In analyzing burial populations from seven sites in the Santa Clara Valley, patterns on teeth were found that did not conform to the flat normative wear explanation. This study attempts to expand upon the seminal work of Molnar (1968), Hinton (1981), and Keiser (2001a, 2001b) and to propose a definitional refinement of wear patterns found on teeth from populations in Central California. Flat normative wear was present. In addition, four additional distinct wear patterns were found. Wear patterns include slants and scoops on posterior teeth and rounding and grooving on anterior teeth. Statistically significant differences were identified between an older (4,000–2930BP) northern population and younger (2200BP–250BP) populations from the Santa Clara Valley. Analysis of the southern population suggests that these individuals did not utilize their teeth as frequently to produce patterned wear and suggests an elite class that was exempt from normal processing activities. The percentage of slants, rounding, and scoops all increased through time from the older, northern population to the younger, southern populations. Males exhibited more flat wear and more slant wear than females. Southern males had more slant wear than females and were evenly split on the rounding pattern. Scoops, which may be related to arrow shaft processing or peeling, are overwhelmingly found in the southern population after the adoption of the bow and arrow in this area. Further research is called for to further refine and define these processes.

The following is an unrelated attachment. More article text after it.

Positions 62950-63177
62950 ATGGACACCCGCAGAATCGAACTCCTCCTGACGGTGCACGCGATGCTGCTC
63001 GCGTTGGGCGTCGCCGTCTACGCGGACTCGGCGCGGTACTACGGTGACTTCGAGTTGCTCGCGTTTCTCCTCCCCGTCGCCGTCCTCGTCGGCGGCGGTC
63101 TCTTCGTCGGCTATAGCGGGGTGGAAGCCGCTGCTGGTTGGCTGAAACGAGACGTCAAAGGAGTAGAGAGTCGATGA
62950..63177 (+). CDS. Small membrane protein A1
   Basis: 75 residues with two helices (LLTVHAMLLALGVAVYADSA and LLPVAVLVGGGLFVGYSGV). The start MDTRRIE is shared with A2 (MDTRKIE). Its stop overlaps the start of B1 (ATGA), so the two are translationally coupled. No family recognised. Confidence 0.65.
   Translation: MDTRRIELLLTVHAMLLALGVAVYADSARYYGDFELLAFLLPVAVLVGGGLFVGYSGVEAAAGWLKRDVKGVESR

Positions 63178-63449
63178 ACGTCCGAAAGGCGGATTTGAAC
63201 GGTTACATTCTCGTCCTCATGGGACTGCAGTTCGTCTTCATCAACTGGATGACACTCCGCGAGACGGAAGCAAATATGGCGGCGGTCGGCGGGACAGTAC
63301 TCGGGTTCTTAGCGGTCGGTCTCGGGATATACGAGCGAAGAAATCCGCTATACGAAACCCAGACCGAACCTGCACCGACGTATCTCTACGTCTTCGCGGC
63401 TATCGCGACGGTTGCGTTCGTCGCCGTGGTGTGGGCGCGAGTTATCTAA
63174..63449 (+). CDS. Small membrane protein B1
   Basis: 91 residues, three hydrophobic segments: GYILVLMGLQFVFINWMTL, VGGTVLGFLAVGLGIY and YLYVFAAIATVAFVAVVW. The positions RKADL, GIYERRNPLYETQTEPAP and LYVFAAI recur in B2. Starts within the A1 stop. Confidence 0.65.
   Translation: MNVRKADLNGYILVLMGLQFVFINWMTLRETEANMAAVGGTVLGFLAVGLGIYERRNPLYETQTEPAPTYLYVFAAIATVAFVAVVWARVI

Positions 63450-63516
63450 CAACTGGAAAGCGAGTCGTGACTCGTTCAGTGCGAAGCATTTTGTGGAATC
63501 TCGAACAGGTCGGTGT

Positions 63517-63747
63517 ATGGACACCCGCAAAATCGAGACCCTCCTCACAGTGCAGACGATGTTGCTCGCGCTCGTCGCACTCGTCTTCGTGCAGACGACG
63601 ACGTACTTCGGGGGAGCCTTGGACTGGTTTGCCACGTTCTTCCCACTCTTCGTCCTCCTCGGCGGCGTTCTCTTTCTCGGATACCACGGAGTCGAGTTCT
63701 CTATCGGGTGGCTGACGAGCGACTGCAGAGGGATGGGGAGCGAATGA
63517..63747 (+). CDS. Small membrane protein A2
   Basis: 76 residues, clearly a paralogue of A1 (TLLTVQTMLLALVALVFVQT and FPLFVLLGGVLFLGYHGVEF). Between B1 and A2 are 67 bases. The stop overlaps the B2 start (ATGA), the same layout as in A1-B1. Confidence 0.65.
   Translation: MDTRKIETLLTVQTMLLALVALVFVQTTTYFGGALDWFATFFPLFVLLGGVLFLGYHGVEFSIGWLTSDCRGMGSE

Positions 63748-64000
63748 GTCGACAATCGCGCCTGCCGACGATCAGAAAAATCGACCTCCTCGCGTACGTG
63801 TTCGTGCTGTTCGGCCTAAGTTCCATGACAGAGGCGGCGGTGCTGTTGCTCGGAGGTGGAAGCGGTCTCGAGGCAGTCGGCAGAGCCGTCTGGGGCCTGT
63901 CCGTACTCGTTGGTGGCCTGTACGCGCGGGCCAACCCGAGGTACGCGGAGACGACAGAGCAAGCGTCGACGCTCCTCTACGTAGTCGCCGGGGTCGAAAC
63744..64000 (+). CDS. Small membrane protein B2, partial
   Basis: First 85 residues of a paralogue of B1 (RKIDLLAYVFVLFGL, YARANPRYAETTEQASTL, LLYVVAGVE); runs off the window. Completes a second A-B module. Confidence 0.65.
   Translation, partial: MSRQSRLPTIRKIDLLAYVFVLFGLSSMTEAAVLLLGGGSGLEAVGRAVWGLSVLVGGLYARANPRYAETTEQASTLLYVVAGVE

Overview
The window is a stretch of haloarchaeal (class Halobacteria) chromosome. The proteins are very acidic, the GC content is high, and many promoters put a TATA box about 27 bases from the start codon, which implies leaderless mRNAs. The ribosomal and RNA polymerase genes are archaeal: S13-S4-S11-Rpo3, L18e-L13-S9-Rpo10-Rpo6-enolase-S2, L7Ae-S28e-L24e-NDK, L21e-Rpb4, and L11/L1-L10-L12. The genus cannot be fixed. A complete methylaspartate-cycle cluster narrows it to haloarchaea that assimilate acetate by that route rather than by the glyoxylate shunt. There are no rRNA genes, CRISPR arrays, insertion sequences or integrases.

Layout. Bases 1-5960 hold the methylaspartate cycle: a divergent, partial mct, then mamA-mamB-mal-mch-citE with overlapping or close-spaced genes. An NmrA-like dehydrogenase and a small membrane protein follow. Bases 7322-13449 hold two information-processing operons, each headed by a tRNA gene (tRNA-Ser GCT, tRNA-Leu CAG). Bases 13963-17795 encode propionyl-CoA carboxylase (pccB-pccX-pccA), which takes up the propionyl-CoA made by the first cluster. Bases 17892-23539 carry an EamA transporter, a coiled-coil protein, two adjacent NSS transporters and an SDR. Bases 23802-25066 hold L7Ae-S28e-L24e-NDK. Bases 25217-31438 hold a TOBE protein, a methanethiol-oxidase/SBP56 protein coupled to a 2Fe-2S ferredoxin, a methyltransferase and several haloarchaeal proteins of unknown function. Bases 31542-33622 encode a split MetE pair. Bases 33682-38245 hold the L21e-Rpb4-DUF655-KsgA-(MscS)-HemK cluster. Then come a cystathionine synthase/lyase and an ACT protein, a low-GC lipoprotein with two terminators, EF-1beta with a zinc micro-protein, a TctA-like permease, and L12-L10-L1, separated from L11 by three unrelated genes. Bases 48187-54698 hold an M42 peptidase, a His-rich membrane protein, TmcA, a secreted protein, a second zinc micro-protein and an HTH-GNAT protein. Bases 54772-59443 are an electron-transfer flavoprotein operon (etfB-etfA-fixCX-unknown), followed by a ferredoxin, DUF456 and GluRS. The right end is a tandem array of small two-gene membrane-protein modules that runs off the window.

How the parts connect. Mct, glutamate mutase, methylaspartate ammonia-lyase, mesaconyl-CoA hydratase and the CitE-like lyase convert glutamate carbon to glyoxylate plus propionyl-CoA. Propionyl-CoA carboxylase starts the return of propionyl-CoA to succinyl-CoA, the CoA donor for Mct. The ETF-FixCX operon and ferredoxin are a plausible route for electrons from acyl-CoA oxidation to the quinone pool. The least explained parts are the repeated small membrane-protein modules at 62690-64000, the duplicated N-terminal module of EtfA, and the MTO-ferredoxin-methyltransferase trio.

|Commitee:||Leventhal, Alan, Raman, Priya|
|School:||San Jose State University|
|School Location:||United States -- California|
|Source:||MAI 49/03M, Masters Abstracts International|
|Subjects:||Archaeology, Environmental Geology, Native American studies|
|Keywords:||Bioarchaeology, California, Dental|
Copyright in each Dissertation and Thesis is retained by the author. All Rights Reserved
The supplemental file or files you are about to download were provided to ProQuest by the author as part of a
dissertation or thesis. The supplemental files are provided "AS IS" without warranty. ProQuest is not responsible for the
content, format or impact on the supplemental file(s) on our system. in some cases, the file type may be unknown or
may be a .exe file. We recommend caution as you open such files.
Copyright of the original materials contained in the supplemental file is retained by the author and your access to the
supplemental files is subject to the ProQuest Terms and Conditions of use.
Depending on the size of the file(s) you are downloading, the system may take some time to download them. Please be